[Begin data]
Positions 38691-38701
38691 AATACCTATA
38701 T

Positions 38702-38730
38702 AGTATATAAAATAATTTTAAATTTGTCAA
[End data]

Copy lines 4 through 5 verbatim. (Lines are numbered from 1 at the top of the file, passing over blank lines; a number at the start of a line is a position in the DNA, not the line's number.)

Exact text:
Positions 38702-38730
38702 AGTATATAAAATAATTTTAAATTTGTCAA